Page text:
Creators, Thinkers, and Inventors: STEM in our Synagogue Learning Community

April 2, 2021Alison Weikel and Jacob Paikoff

As the STEM educator and director of education, respectively, at Temple Shir Tikva in Wayland, MA, we’re sharing reflections on introducing STEM to Jewish learners in our building pre-COVID and in our online learning community.

Jacob Paikoff, STEM Educator:

Religion and science are usually presented in opposition to each other, but in Judaism, they go hand in hand. Science prompts questions about lived experience and Judaism can provide a guide. Judaism presents ancient, mythical stories and science offers a lens through which to understand them. Further, Judaism and STEM (Science, Technology, Engineering, Math) share two foundational values. 

First, both value questions. Judaism thrives on big questions, and we are encouraged – at all ages – to take ownership of our learning through asking why and how stories passed down through generations influence our lives today. In STEM, the scientific method begins with a question or hypothesis that researchers set out to answer. Technology and engineering ask, "What can we do to create more efficient and effective solutions?" Math offers language to find answers for our questions of quantifiable values, such as the speed of light, pressure of gravity, or size of a planet. 

Second, both STEM and Judaism rely deeply on community. Peer-reviewed science is deemed the highest value research, and researchers look to their colleagues for new ideas, feedback, and assessment. They know the Jewish concept that we become more knowledgeable through interaction with others, which is why Jewish learning so often takes place in group settings like synagogue schools.

Alison Weikel, Director of Education:

At Temple Shir Tikva, our work to redesign K-12 learning included qualitative data gathered from the learners themselves. Through a participatory action research process called Group Level Understanding (GLU) we listened to the learners’ stories of their experiences and what they wanted from their Jewish learning. We also listened to parents, teachers, synagogue leaders, and other stakeholders.

Our Think Team embraced the data from all of these sources, defined the values in the data, and reframed traditional notions around content. We asked: What experiences might we invite learners to have? What other people might we introduce them to? What connections can they make to Judaism that they may not have made before? And how might this experience be relevant in their lives outside the doors of our synagogue?

In planning for the 2019-2020 school year, although our data did not explicitly show that science content needed to be part of our curriculum, we heard that the learners craved hands-on activities, time with their friends, and a playground to explore, collaborate, question, and define their Judaism. It sounded like STEM to us!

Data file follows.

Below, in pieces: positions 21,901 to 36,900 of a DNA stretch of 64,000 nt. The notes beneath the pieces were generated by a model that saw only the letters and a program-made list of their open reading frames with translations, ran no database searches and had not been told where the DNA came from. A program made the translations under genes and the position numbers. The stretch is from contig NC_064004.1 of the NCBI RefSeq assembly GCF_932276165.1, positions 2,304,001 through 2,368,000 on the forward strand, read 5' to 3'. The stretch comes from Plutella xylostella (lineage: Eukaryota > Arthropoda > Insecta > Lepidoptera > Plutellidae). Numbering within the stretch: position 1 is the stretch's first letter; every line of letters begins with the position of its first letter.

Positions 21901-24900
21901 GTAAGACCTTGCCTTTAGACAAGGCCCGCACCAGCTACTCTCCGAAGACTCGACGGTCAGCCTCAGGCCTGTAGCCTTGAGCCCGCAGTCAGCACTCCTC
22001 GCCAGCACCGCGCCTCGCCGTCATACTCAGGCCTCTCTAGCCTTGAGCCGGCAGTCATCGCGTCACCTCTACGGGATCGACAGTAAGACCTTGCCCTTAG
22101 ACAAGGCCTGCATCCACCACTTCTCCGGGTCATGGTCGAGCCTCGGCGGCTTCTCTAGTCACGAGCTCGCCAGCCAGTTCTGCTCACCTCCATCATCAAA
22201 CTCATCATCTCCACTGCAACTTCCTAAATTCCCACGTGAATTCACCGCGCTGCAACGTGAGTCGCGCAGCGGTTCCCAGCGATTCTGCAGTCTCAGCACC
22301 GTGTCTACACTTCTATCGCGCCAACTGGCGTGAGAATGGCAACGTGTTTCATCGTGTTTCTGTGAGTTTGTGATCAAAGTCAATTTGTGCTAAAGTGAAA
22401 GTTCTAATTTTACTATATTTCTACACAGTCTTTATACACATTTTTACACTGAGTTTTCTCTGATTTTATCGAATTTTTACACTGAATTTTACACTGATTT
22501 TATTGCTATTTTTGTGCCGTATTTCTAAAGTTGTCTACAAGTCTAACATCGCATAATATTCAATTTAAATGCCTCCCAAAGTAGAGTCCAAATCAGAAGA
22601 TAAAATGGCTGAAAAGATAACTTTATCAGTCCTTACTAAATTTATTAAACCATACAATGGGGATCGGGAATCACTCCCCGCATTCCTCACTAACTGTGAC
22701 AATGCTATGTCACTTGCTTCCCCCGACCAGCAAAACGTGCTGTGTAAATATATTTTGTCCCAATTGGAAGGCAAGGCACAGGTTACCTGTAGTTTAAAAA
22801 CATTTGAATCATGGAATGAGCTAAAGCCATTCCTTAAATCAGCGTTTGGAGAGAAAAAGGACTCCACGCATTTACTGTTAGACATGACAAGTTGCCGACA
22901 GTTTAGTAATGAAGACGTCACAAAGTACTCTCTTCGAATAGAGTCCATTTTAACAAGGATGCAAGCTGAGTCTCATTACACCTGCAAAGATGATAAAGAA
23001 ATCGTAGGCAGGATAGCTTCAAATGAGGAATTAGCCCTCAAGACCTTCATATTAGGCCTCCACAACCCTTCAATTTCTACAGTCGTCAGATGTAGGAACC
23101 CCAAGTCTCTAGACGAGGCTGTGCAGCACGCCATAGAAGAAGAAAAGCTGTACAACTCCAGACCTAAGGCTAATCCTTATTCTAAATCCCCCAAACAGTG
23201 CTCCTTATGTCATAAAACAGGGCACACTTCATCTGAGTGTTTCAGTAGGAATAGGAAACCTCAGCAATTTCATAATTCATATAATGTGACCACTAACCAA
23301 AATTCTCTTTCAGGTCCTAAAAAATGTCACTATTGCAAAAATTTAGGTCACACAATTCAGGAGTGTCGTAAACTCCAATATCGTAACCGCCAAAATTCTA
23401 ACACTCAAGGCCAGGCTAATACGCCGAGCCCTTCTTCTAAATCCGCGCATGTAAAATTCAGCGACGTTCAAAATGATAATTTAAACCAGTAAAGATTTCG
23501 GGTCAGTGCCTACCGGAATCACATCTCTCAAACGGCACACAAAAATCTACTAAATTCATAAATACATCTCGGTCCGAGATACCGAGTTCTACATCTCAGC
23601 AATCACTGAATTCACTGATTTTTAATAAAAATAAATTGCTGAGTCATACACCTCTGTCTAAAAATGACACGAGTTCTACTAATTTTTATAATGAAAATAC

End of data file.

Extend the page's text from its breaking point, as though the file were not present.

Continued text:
Jacob:

During the 19-20 school year, third through sixth graders had the chance to build, explore, and discover, starting each experience by discussing a Jewish value and a related Jewish story before jumping into the experiment of the day. For example, I paired the Tower of Babel story and the value of patience, or savlanut. The introductory activator provided an excellent foundation for the experiment so when learners got their hands on the materials, they could place themselves in the Jewish story to cooperate and communicate like the biblical characters attempting to build the tower.

Our youngest learners had a few “Taste of STEM” sessions so they could experience the wonder and joy of this learning – a preview of more regular STEM learning as they get older. Seventh through twelfth graders had the chance to choose electives like Engineering Values and Entrepreneurship. Both classes allowed the students to take a deeper look at STEM and experiment with more advanced projects like balsa wood bridges and partner work creating startup businesses.

While the experiments and activities have instructions and a goal for understanding, by design, they rarely have right or wrong answers. Rather than specific outcomes that allow only some people to succeed, our activities offer paths to creativity, experimentation, and connection, and give us the opportunity to help kids discover how they learn. After each STEM unit, I asked for student feedback, which not only continued to give the learners voice in their experience, but also provided data to create the next unit.

Alison and Jacob:

When we decided the 20-21 program would be online, we knew that continuing to offer STEM experiences would be one of the keys to differentiating the Zoom experience for our learners. By using easily obtained, household materials we are reinforcing the joy we can experience from simple, found objects.

We refocused our learning program to be entirely about needs, and we are using middot (character traits) as a frame for learning about ourselves, each other, Jewish stories, holidays, and prayer, with STEM as an essential part of the experience. As the learners consider a new middah each month, STEM activities such as creating fractal patterns for k’dushah (holiness) and solving logic puzzles for savlanut create entry points for new perspectives and deeper understanding. One of the benefits of a Zoom school is that we have been able to engage all learners in grades K-6 in these STEM activities every month with each middah.

What’s next? Including all the learners in grades K-6 adds a second set of data as we plan for the fall. By rethinking what STEM could look like in our online learning community, we modeled the type of flexible, creative thinking in which we ask our students to engage, and we know our learners value the opportunity to experiment and collaborate, whether in person or online. 

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